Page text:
The Raw Food Diet

raw food diet

If you’re a health enthusiast, you’ve probably heard of the raw food diet. Raw foodists eschew cooked food for fresh, raw fruits, vegetables, herbs, nuts and seeds. Many who follow the raw food lifestyle are also vegan, but some choose to include unpasteurized milk and certain types of raw meat.
So what’s the idea behind only consuming raw food?  What are the advantages of following a raw food diet? Are there disadvantages?

The Roots of Raw Foodism

Way back in the late 19th century, a Swiss physician named Maximilian Bircher-Benner discovered that when he ate raw apples, his jaundice subsided. This got him wondering what other benefits there might be to consuming raw food. As the head of a sanatorium, he was in an ideal position to explore the benefits of such a diet. To his patients, he prescribed a strict raw food diet, plenty of rest, and physical activity. Word of the efficacy of his treatments spread, and he soon counted captains of industry, renowned artists, and members of the ruling elite.

Benefits of the Raw Food Diet

Proponents of the raw food diet claim an impressive list of benefits, and many of them are difficult to dispute. It’s certainly true that most raw foods are quite low in calories, cholesterol, fat, and salt. Raw foodists often report very respectable weight-loss figures, and a raw diet is a nearly foolproof way to lower cholesterol.

Because raw food is so low in sodium and saturated fat, it’s excellent for heart health. Leafy greens and other vegetables are also packed with dietary fiber, crucial for maintaining a healthy digestive system.

Raw foods are generally rich in vitamins, minerals, and phytonutrients such as carotenoids, which are essential for healthy function in every system of the human body.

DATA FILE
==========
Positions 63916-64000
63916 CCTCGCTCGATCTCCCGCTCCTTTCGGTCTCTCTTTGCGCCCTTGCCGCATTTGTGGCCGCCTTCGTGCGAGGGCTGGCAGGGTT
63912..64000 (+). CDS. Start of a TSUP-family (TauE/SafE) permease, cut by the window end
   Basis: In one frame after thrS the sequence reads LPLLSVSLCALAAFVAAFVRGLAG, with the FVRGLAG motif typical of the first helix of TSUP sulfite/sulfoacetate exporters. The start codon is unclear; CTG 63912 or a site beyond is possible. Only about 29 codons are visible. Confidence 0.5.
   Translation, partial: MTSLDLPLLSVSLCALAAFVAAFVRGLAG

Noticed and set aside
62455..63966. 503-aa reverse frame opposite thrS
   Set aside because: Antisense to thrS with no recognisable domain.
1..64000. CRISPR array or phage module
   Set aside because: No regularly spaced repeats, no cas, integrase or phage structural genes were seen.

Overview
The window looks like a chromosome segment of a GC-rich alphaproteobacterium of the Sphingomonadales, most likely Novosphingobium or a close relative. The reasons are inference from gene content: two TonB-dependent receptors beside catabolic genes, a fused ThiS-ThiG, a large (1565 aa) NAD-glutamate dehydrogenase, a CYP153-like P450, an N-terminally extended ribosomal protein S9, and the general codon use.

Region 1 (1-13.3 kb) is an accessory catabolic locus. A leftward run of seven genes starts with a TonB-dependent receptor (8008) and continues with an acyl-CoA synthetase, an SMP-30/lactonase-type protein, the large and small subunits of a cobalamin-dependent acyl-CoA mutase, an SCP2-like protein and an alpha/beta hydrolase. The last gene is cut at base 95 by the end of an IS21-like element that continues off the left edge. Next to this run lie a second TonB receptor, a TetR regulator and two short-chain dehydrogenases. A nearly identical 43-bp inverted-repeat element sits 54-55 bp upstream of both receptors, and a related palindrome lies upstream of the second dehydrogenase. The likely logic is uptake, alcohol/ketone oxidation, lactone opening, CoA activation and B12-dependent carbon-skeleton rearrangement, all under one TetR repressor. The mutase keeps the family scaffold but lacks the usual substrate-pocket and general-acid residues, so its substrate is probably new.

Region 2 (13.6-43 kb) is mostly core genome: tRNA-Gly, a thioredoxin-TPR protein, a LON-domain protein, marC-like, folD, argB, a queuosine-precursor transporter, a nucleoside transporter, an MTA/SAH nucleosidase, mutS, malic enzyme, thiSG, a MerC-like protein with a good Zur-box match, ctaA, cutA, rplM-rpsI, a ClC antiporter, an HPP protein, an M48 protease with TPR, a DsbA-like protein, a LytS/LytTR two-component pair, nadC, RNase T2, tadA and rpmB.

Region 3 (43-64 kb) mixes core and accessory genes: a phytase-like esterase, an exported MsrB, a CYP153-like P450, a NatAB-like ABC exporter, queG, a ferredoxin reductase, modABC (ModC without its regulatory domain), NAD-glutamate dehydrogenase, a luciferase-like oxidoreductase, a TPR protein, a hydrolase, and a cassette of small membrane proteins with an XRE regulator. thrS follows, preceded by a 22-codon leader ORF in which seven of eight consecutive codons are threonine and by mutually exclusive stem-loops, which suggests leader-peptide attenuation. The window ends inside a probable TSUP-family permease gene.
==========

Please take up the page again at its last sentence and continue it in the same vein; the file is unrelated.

Raw foodists can also claim to be doing more than their share for environmental quality. Industrial agriculture is responsible for more greenhouse gas emissions than cars, trains, and planes put together, so by excluding most meats from their diets, those who stick to raw food are also declining to contribute to this environmental threat.

Cons of Raw Food Diets

The raw food diet is certainly rich in many crucial nutrients, but like strict vegans, raw foodists may have a tough time getting a few key nutrients.

Vitamin B12 is typically found in animal products such as meat and milk, so raw foodists should be careful to supplement their diets with nutritional yeast or certified raw B12 supplements.

Those on the raw food diet who avoid milk may also want to pay attention to their calcium intake. Homemade sesame milk, soaked quinoa, kale, and dandelion greens are excellent raw sources of calcium.

For those who consume raw meats of dairy products, caution is urged. Raw dairy and meats can contain harmful pathogens that can make you quite ill. While the idea that cooking kills nutrients has some truth to it and is a central tenant of the raw food lifestyle, if you’re going raw, you may want to consider cutting out animal products altogether, just to be on the safe side.

You Don’t Have to Go Raw to Enjoy the Benefits of Raw Foods

Hats off to raw foodists: that’s not an easy path to follow. But, even if you can’t muster the self-discipline to completely exclude cooked foods from your diet, you may still want to consider including more raw foods on your dinner plate. Raw foods are full of the nutrients that many of us don’t get nearly enough of, plus they’re delicious. You can’t go wrong with a plate of fresh greens, sliced cucumbers and hummus, or a king-sized serving of carrot sticks.

[Photo Credit: rawfoodlife]


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